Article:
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China-US trade talks improve, US jobs report in focus

Stock markets in Europe largely sold-off yesterday as traders booked profits after the strong week of gains. 

A robust performance from the auto sector in Germany ensured the DAX reached another six month high. There wasn’t much in the way of macroeconomic news from Europe yesterday, and dealers decided to lock-in some profit ahead of the meeting between Trump and China’s Liu.

US equity markets largely finished higher last night, with the Dow Jones and S&P 500 posted gains while the NASDAQ 100 ended the session fractionally in the red. The S&P 500 registered its first six day winning streak in over one year. President Trump confirmed that progress is being made in the US-China trade talks and that an ‘epic’ deal could be announced in the next four to six weeks.  China’s vice premier, Lui He, said a news consensus was made in relation to trade discussions. Stocks in Asia are mixed on the back of the trade negotiations.

Theresa May will hold another round of talks with the Labour Party in an effort to break the Brexit deadlock. A number of Labour MPs have urged their leader, Jeremy Corbyn, to strike an agreement, and avoid a second referendum, while other Labour lawmakers warned that it is a trap, and that Mrs May want to include Corbyn in order to spread the blame.  

Italy is tipped to slash its GDP forecast to 0.1% from 1% for 2019, and it predicts the budget deficit will rise to 2.4%. Italy is already in a recession, and it looks as if things will go from bad to worse. The FTSEMIB edged lower yesterday, after it reached its highest level since August 2018 on Wednesday. 

Gold came under pressure yesterday on account of the firmer US dollar. The metal’s inverse relationship with the US dollar continues, and even though the Federal Reserve are likely to sit on their hands in the near-term, the US dollar might remain relatively strong.  

Yesterday Germany posted dreadful industrial orders numbers. In February, the reading fell by 4.2%, which was nowhere near the 0.3% increase that economists were expecting. The January report was revised from -2.6% to -2.1%. The announcement chimes in with the dismal manufacturing PMI report that was announced earlier in the week. German industrial output will be released at 7am (UK time) and the consensus estimate is 0.5%, which would be an improvement on the -0.8% recorded in January.

The Halifax house price report will be announced at 8.30am (UK time) and on a monthly basis, traders are expecting a drop of 2.4%, which would be a drop from the 5.9% growth achieved in February. The three month average yearly reading is tipped to be 2.3%, and keep in mind the previous reading was 2.8%.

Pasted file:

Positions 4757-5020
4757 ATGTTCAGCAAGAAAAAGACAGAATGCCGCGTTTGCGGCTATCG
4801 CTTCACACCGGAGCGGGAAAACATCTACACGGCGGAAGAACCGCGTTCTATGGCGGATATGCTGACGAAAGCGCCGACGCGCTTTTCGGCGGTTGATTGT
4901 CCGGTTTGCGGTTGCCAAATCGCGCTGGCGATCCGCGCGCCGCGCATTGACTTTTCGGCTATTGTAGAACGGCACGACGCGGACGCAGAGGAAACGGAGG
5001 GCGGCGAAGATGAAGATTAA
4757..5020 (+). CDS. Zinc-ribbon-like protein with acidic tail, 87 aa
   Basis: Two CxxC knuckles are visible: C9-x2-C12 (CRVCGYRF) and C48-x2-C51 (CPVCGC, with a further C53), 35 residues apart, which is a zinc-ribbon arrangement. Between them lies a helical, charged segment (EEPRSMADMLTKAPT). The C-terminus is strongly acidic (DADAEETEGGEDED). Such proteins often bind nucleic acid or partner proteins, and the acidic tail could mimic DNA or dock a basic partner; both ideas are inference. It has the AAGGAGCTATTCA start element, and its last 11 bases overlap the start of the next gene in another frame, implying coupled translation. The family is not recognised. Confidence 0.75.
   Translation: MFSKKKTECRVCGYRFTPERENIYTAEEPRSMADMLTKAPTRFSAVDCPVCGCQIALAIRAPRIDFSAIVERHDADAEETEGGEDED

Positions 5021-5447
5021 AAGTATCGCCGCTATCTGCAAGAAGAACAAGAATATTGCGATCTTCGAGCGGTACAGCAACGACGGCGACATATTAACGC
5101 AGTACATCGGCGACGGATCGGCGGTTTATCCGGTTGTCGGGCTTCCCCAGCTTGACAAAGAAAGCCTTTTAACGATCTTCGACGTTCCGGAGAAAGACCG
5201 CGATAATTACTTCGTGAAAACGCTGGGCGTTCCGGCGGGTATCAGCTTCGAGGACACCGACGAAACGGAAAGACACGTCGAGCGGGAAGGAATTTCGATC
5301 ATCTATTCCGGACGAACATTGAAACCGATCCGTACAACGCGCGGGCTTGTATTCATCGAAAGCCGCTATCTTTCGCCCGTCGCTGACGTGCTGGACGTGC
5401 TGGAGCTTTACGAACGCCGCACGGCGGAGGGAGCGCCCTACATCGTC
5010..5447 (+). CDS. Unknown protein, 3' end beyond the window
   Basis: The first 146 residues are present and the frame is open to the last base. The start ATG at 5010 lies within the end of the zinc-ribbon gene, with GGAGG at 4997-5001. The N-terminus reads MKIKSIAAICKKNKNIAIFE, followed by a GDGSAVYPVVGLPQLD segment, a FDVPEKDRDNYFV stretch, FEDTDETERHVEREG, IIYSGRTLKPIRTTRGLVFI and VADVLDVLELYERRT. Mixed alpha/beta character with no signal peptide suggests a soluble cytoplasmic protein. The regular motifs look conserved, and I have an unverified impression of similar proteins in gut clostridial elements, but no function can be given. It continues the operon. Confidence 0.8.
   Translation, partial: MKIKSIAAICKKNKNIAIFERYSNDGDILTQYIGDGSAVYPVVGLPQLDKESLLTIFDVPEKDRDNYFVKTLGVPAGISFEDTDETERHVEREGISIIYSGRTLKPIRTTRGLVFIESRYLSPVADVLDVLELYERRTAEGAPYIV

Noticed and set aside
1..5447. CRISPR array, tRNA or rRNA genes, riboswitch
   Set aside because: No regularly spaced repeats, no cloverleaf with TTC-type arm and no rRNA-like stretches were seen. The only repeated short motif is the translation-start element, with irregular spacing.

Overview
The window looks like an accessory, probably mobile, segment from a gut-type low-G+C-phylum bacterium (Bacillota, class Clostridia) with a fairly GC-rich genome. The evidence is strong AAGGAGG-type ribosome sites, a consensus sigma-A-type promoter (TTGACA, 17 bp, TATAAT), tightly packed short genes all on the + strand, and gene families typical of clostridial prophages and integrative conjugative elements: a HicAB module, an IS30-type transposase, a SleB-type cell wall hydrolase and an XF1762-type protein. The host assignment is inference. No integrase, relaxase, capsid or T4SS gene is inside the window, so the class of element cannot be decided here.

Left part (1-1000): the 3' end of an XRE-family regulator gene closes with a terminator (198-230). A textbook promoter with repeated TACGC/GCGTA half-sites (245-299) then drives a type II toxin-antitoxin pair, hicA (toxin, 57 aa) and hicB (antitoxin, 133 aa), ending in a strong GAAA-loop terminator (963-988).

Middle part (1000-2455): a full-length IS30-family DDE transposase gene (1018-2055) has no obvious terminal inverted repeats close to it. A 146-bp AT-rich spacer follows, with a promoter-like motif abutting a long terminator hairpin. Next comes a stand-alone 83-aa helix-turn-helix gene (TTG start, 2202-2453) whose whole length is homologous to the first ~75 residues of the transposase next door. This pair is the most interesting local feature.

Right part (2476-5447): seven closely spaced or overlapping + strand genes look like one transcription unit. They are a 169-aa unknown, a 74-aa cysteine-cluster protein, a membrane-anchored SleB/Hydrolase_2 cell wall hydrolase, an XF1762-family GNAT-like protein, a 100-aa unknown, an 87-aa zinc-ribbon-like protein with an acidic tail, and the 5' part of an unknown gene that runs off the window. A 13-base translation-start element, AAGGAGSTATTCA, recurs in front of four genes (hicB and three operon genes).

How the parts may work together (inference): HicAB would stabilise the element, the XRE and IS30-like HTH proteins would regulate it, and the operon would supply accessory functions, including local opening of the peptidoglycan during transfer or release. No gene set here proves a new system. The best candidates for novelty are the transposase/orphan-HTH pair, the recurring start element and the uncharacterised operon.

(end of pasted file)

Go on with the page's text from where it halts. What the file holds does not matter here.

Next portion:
US non-farm payrolls will be announced at 1.30pm (UK time), and the consensus estimate is 170,000, and would be respectable figure, and it would be a huge improvement on the 20,000 posted in February. The pitiful number in the last report, might be a sign of weakness in the US economy, or it might be an indication the US labour market is tightening, and employers should offer higher wages in order to fill vacancies. The unemployment rate is expected to hold steady at 3.8%. The annual average earnings rate is tipped to remain at 3.4%, and on a monthly basis, it is expected to be 0.3%, which would be a fall from 0.4% in February. The earnings component of the report has become more important lately as US workers who earn more, are more likely to spend more. Also, a high earnings number could be construed that the labour market is tight, and that employers need to offer higher wages in order to attract staff.

Earlier this week, the ADP employment report showed that 129,000 jobs were added in March, which undershot the 170,000 forecast, and the jobless claims announcement dropped to 202,000 – its lowest reading since mid-January.  

Canada will also reveal its jobs data at 1.30pm (UK time), and the unemployment rate is forecast to stay at 5.8%, and the employment rate is tipped to increase by 1,000, which would be a big drop off from the 55,900 jobs that were added in February. The devil is in the detail, and traders will be keeping an eye on the full-time and part-time job components of the report.  

EUR/USD – has been broadly pushing lower since early January, and if the negative move continues it might retest the 1.1176 area. Resistance might be found at 1.1448.  

GBP/USD – has been driving higher since early December, and if it holds above the 200-day moving average at 1.2981, it might retest the 1.3380 area. The 1.2775 area region might act as support.

EUR/GBP – while its holds below the 200-day moving average at 0.8840, its outlook is likely to be negative. 0.8471 might act as support. A rally might encounter resistance at 0.8800.  

USD/JPY – has been largely been pushing higher throughout 2019, and if it continues it might target the 112.00 area. 109.55 might act as support.



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